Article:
After a fantastic start, with a precarious move below a small cave, head right to the summit of 'The Imposter' and the summit of Clach Glas itself. Once you very carefully down-climb from here, turn around to see a quite intimidating Skye Matterhorn. From there, route finding gets a bit difficult before reaching 'The Putting Green', the only place safe enough for a deserved rest. From there, it's on to the summit of Blaven, but not before the crux. An almost single move up to VD, and treacherous in the wet. A Diff chimney follows and then it's the tourist route to the top of Blaven and back down.
On a clear day, you get views of the whole Cuillin Ridge, as well as most of the island, mainland Scotland, Harris & Lewis as well as other Scottish isles. It's an absolute must when you're on Skye.
4. Naismith's Route; Bastier Tooth, Am Bàstier
If you're going to attempt the Cuillin Ridge at some point, then doing Naismith's Route beforehand is a sure way to improve your percentage of a successful traverse. It's a very exposed route but relatively easy climbing up to VD, although not a hard grade, it is often known as the crux of the traverse because of how far you've already come, with the end in sight. Mental and physical tiredness will be a huge factor in even wanting to attempt it or not. The Lota Corrie route is an alternative option for those not wanting to attempt it on a ridge traverse.
Having a day out on the ridge to do Naismith's Route is a long and brilliant day in its own right. Start off at the Sligachan Hotel and summit Bruach na Frithe (the only top on the ridge with an Ordnance Survey Pillar), often known as the 'easiest' of the 12 Munro's on Skye. Choose the peaks' north western crest for a bit of a scramble and a nice introduction to the ridge and what's to come. Head north to the bealach before the Bastier Tooth, which can be seen from the hotel on a rare clear day, it's not called the Misty Isle for nothing! Standing below the Tooth is a sure way to get you psyched, it's a monster. 50m of VD climbing (although likely to be graded S soon enough due to it being polished and missing a few gear placements nowadays) and two pitches, you will eventually summit the Bastier Tooth and onwards carefully to the Munro of Am Bàstier (934m).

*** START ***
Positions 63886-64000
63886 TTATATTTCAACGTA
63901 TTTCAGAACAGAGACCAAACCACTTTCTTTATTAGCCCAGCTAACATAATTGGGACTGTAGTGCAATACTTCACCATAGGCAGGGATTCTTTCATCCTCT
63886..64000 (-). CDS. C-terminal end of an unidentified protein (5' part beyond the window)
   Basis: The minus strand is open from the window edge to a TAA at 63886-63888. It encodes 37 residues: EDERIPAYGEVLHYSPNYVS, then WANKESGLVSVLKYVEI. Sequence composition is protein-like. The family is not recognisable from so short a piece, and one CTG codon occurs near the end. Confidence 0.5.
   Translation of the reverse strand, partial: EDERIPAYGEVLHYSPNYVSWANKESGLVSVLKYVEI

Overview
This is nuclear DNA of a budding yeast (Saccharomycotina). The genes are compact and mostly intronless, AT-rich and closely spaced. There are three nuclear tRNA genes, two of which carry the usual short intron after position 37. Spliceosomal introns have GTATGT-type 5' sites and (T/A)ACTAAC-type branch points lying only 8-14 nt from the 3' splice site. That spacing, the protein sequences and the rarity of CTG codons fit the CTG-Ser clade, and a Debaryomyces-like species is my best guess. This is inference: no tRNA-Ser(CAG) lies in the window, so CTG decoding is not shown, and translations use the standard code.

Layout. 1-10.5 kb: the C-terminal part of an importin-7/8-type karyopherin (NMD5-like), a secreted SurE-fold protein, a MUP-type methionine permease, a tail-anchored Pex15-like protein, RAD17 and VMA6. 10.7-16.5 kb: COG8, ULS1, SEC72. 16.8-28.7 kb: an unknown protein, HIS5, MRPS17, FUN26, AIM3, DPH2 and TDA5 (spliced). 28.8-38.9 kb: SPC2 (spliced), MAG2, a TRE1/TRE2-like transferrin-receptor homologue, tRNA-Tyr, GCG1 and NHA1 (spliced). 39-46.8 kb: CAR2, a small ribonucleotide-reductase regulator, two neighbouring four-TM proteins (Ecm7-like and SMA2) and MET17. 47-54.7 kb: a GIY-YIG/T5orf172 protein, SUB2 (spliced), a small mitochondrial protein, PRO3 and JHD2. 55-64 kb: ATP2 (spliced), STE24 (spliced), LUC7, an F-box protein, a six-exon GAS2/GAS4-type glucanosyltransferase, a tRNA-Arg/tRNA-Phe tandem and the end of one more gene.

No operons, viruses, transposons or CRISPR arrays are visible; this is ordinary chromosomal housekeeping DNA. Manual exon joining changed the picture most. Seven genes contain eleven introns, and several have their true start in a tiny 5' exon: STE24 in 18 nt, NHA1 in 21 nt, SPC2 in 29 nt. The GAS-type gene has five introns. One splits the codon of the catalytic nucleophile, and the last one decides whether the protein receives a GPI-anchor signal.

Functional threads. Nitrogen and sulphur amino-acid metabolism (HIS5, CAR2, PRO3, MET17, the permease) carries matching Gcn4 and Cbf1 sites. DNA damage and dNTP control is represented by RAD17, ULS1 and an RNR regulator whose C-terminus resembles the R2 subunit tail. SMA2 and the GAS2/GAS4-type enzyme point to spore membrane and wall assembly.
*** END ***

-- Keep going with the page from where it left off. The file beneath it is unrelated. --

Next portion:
Continue north towards towards Bealach a' Bhàstier and if you have time, a short roped climb (you will abseil back down this way) to Sgùrr nan Gillean. Head down Coire a' Bhàstier for the 'easiest' descent, or if time is on your side and you're not too mentally drained, head down SNG's Pinnacle Ridge!
Above: The Bastier Tooth shown from the road near Sligachan, just right of centre and The Bastier Tooth, up close just before the summit of the Munro, Am Bhàstier.
5. Sgùrr na Stri
Although small in comparison to many Scottish peaks, Sgùrr na Stri (497m) has what many believe to have the best view in the UK. As well as this, there's a pretty epic way to get to the top of it as well; a grade 2/3 scramble on exquisite slab.
Just like the Dubh Slabs, the best way to approach Sgùrr na Stri is by Misty Isle Boat from Elgol. Arrive at Loch Coruisk and head south east, crossing the Scavaig River and traversing the bottom of Sgùrr na Stri. Before arriving at the start of the scramble, you have to navigate round 'The Bad Step', which is exactly what it sounds like, stay high to get round it, slip and you're in the sea! Other options is the long slog from Kilmarie, and past Camasunary Bay, which is remote and idyllic and worth a visit in itself. This route does miss out 'The Bad Step' but is a lot longer.
Eventually, leave the coastal path and start up to the ridge. Due to the nature of the slabs and the angle of it, it's a go-where-you-please route. Stick to the harder lines if you wish but it's all only up to grade 3 scrambling max. Try and stay away from the gullies for a more fun experience. The descent is simple enough, head north towards Captain Maryons Monument, located on your map, and you'll soon find a track heading north back towards Loch Coruisk and your Misty Isle Boat.
This route should always be done on a clear day, as the view is really what you came here for. Upon getting to the top, head slightly north for a full panorama view of the whole Cuillin Ridge. With Gars-bheinn on your left at the southern end of the ridge, and Sgùrr nan Gillean at its most northerly point on the right, it really will give you a huge grin from ear to ear, if it doesn't, then you've chosen the wrong day and there's cloud in the way.
Above: Left: Sgurr na Stri with Camsunary Bay in the foreground and the Black Cuillin peaking out behind with Gars-bheinn to the left. Right: The Bad Step, unavoidable if approaching from Loch Coruisk.
6. The Cioch
High above Coire Lagan, lies an historical masterpiece: The Cioch. Norman Collie first stumbled across this grand rock spectacle in 1906, which begs the question, why only in 1906? It's due to its location and angle, it's really hard to see because of it's shadow and dark gabbro rock. Once found, for anyone, it's sure to prove to be a memorable day.
Used as a movie set for the movie, Highlander, The Cioch has become a climbing mecca and a must for any mountain lover visiting Skye. Start from arguably the best campsite to ever exist at Glenbrittle and head south east towards Coire Lagan. A guidebook is strongly advisable due to its location, you're likely to miss it otherwise.